“There was value in the internet but it wasn’t mature enough at the time,” he says.
Hillard feels part of the reason blockchain has failed to live up to all the hype is that it has in large part been a solution looking for a problem, and that its fate rests with CIOs and organisations gaining a clearer understanding of what that problem actually is.
Hillard suggests, for instance, that blockchain might find its place as a tool supporting development of first-generation business models, or proof-of-concepts.
“If you think about CIOs trying to stand up a new product, it may well be that blockchain is a more effective way to prototype for internal or external solutions. Blockchain could handle that.”
Once the POC is complete, it might be that an organisation moves to a platform that is perhaps more proven, particularly in terms of capacity to scale.
“Is there a point where it becomes more efficient to transition from blockchain to a managed database platform?” Hillard asks.
Laszlo Peter, APAC head of blockchain services at KPMG, says while the tulip craze was certainly an asset bubble, it was more a socio-economic event than some sort of financial catastrophe threatening the Dutch Republic.
“[Rather] this mania significantly contributed to the advancement of futures trading (analogy to smart contracts), on the world’s first stock exchange (analogy to blockchain) and making the Dutch East India Company a new type of organisation rivalling the monarchs of the time (analogy to crypto exchanges and new crypto specialised organisations).”
Peter believes that while any crypto asset might be compared to tulips – “tulip NFT anyone?” – the underlying technology will give rise to new industries and solutions predicated on “trust, transaction transparency, third party validated assets and immutable registries.”
“These solutions can be implemented as either permissionless or permissioned environments, however in my opinion the emergence of economic communities are mostly triggered by advancements in these new types of distributed technologies,” he says.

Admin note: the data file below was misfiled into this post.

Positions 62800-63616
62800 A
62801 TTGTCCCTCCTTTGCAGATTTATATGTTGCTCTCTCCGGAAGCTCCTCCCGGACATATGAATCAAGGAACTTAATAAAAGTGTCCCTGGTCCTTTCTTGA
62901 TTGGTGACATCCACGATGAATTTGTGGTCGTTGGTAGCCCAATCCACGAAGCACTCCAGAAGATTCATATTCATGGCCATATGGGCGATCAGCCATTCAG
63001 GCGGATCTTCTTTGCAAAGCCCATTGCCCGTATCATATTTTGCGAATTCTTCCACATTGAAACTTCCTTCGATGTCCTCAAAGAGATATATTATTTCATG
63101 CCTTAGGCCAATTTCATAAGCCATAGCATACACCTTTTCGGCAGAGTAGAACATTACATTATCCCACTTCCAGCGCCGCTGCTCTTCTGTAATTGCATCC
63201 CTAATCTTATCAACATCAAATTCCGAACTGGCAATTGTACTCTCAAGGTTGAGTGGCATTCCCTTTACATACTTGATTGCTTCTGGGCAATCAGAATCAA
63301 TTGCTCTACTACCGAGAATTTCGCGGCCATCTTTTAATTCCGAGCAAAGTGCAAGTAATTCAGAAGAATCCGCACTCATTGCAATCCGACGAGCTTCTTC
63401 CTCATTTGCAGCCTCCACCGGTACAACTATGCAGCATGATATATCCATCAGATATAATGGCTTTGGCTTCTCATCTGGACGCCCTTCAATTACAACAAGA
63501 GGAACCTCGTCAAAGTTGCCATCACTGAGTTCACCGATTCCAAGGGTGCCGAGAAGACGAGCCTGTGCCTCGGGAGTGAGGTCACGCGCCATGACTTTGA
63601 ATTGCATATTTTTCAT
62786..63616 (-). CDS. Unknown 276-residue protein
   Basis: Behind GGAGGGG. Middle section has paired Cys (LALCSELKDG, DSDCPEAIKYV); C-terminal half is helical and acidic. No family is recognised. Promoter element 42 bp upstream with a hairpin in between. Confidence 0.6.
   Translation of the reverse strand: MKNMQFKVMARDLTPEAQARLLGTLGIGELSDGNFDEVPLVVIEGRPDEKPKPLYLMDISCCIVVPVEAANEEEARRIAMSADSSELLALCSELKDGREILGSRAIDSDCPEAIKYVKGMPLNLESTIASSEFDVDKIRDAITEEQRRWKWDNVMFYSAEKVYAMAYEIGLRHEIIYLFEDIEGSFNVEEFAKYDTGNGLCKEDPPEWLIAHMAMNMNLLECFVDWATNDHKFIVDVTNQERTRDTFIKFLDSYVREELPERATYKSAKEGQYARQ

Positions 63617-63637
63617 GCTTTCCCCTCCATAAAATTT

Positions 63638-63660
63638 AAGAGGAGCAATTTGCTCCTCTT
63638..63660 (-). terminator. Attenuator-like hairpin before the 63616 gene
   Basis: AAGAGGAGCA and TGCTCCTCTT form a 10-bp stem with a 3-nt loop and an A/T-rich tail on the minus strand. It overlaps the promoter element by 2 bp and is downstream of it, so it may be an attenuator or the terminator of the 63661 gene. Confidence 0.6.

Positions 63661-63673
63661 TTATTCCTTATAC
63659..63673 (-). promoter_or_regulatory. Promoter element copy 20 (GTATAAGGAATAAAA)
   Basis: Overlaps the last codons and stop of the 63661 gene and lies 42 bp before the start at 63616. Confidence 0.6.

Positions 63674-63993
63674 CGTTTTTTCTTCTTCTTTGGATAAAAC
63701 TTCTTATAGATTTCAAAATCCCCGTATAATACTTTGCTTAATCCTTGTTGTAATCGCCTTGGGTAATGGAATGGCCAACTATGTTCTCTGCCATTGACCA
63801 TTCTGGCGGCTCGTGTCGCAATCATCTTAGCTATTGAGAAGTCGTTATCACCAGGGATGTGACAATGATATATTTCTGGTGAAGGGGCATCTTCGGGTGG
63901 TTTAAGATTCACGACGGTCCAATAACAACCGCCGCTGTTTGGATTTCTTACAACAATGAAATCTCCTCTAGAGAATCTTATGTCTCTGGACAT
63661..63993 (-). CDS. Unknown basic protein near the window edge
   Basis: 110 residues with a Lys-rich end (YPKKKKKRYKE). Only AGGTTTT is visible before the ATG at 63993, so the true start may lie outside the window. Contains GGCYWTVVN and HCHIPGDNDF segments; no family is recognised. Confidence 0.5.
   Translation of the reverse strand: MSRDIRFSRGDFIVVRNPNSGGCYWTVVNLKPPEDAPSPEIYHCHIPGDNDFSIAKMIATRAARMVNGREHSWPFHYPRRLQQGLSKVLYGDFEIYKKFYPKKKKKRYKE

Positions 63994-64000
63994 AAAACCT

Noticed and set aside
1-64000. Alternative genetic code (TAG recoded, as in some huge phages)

Peter and his team operate within KPMG Origins, the firm’s vehicle for progressing deployment of blockchain technology in Australia and around the world. Several interesting local projects are currently underway, including helping rice grower SunRice (Ricegrowers Ltd) use blockchain to improve sustainability, quality and market branding.
KPMG Origins is also working with Canegrowers Australia to use blockchain in ways that would encourage and reward farmers for embracing more sustainable practises, while it’s also engaged with a “red meat exporter and a large international supermarket chain” to fully digitise the export corridor of red meat from Australia to Taiwan.
“The buyer [in Taiwan] was keen to receive a data that is standardised, fully digitised and across the whole value chain in order to comply with their quality standards and convey the message that the product they sell is not only genuine – from Australia – but complies with ethical standards, animal welfare credentials and maintained quality – like temperature – throughout the whole journey,” Peter explains.
Meanwhile, last week blockchain supporters likely cheered the announcement by Lygon, a tech company backed by IBM and ‘Big Four’ banks CBA, ANZ and Westpac, that it helped Piper Alderman become the first law firm in Australia to execute a blockchain-based ‘payment guarantee’ in a commercial contract.
It’s clear there’s still a great deal of support for blockchain amongst those in tech and business circles who genuinely believe there’s a role for distributed ledger solutions to make business and life vastly more efficient, cheaper, safer and fairer than it is today.
But several years past peak blockchain hype there really is very little in the way of tangible evidence of its efficacy, at least at any meaningful scale.
Peter told The CIO Show podcast last year that KPMG Origins was working with the Australian Federal Government on a blockchain solution for distribution of COVID-19 vaccines approved for use in Australia. But that initiative is no longer in operation, he confirmed last week, without providing further details.
Now, more and more questions are being asked by tech leaders wanting to better understand what blockchain can do and what it can’t.
For instance, Deloitte’s Hillard poses a scenario whereby a CIO releases an app powered by data on a blockchain, sometime after which new privacy laws are enacted which require organisations to delete that ‘immutable’ data. Or say someone is accused of a crime – details of which are entered into a blockchain – only to be proven innocent afterwards.
“Something erroneous can become immutable,” he states.
So then, who is responsible? Who has authority to make changes in a distributed system designed to be immutable?
Even with acceptable answers to these and other questions, there’s still a long road ahead for blockchain with many hurdles to be faced before it becomes anything like a must-have technology for CIOs and the enterprise.